B Amylase Lab Report

513 Words3 Pages
The difference in diastatic malt products and non diastatic malt products is the difference in ezyme activity. Diastatic malt products have a considerable amount of enzymatic activity. The action of B amylase on undamaged/ungelatinised starch is extremely slow. A amylase attacks starch very quick. Both A and B amlyase both attack gelatinised starch rapidly. Starch cannot become gelatinised until all enzyme activity has been destroyed by heat. Damaged starch is also broken down by both A and B amylase. Although the starch has been damaged only 2-4% of the starch is visibly damaged. This occurs due to the milling process. Converting malt to starch is expressed as 'Linter value (°L) '. 10°L or less is classed as a non diastatic malt. A good malt may be up to 125°L. 20/40/60 °L are low, medium and high diastatic malts.…show more content…
A amylase or B amylase are the enzymes of importance for bakers with A amylase being for dextrinising and B for saccharifying. A amylase splits starch molecules which produces dextrins of various molecular sizes. B amylase acts on the end of the starch molecule which releases maltose. B amylase cannot attack the starch molecules at the points it is branched. When A amlyase and B amylase work together they create a much better greater conversion into fermentable sugars ( glucose and maltose) rather than each amylase working alone. This is a typical action of malt products. Malt is high in vitamins and essential amino acids making it a product of nutritional value. It is generally the B group vitamins ( thiamine, riboflavin, niacin etc). Diastatic and non diastatic malts contain a large amount of sugars (glucose and maltose). Glucose is rapidly consumed by yeast in breadmaking followed by maltose which is used up after glucose and fructose. Two ways to add maltose to a dough is adding sugar to the dough in the form of malt, or to depend of the production of maltose from the starch in the flour made by diastatic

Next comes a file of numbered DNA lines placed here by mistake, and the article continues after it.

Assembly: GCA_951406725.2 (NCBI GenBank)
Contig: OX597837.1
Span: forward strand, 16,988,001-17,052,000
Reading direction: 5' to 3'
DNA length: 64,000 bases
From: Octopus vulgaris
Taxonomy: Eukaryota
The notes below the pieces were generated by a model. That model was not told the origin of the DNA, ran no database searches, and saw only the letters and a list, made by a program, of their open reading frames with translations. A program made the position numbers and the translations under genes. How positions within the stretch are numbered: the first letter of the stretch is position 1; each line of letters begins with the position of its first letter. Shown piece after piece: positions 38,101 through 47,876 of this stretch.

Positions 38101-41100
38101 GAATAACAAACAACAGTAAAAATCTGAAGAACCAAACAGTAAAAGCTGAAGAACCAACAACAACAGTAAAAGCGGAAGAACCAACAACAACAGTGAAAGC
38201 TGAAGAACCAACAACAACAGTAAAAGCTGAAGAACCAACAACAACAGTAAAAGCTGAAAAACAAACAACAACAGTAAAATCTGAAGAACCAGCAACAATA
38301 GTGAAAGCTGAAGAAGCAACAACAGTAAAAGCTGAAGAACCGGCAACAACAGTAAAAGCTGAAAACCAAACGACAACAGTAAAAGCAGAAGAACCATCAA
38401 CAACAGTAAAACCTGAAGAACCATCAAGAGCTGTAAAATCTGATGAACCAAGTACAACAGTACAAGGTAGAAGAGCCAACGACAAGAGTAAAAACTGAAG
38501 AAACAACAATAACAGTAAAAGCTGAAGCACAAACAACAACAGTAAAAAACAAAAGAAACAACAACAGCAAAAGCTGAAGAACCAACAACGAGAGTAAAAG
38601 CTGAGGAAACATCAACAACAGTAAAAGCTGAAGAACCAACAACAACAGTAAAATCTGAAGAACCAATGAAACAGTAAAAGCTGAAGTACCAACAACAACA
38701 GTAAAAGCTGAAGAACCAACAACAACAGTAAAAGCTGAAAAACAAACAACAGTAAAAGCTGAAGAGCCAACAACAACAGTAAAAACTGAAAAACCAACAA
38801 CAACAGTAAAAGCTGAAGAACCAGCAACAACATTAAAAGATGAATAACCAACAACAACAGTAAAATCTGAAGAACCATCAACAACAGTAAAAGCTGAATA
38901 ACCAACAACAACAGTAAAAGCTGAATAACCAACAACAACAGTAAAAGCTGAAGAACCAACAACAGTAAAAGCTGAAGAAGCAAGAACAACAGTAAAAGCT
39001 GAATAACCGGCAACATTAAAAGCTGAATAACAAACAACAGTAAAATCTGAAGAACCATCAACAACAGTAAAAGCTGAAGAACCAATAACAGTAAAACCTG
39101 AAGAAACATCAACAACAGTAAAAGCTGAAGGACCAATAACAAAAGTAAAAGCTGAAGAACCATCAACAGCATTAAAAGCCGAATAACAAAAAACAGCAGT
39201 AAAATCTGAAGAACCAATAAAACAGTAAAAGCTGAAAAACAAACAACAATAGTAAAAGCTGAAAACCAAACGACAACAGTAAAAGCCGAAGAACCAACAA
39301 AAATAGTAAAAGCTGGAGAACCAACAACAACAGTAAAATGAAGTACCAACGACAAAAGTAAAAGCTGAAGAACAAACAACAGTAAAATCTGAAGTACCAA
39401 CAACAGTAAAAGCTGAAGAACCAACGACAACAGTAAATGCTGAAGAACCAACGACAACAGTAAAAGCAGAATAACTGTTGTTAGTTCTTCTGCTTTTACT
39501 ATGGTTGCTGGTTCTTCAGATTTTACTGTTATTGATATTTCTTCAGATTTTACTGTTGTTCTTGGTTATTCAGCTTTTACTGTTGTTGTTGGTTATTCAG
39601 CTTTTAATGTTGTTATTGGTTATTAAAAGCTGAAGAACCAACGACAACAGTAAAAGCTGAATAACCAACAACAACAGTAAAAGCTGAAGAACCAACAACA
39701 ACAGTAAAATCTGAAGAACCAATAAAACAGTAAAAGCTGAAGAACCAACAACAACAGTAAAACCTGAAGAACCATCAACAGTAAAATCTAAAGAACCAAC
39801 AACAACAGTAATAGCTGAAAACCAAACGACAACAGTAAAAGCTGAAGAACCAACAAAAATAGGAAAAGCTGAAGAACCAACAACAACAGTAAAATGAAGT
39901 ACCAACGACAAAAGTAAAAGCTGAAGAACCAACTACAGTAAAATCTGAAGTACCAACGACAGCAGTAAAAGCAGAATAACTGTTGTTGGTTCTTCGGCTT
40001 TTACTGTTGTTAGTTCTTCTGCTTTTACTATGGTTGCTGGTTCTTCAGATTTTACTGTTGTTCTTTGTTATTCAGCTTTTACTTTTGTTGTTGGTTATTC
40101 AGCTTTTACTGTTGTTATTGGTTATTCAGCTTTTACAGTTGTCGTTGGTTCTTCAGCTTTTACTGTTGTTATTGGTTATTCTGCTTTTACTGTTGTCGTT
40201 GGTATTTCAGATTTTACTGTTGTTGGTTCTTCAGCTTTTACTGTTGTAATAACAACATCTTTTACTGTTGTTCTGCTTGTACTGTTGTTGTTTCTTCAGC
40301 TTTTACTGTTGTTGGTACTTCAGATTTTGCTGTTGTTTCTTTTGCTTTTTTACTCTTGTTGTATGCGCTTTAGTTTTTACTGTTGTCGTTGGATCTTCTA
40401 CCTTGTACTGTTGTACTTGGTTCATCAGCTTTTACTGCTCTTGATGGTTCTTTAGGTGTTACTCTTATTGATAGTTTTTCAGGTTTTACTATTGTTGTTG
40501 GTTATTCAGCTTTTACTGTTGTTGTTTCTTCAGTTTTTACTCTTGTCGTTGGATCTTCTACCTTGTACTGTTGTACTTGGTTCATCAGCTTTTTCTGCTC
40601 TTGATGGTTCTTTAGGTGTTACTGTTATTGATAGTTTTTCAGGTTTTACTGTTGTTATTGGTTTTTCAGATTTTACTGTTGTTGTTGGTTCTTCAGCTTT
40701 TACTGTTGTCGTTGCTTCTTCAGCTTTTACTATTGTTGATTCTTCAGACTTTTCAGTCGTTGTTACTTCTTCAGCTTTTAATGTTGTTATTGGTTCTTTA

More about B Amylase Lab Report

Open Document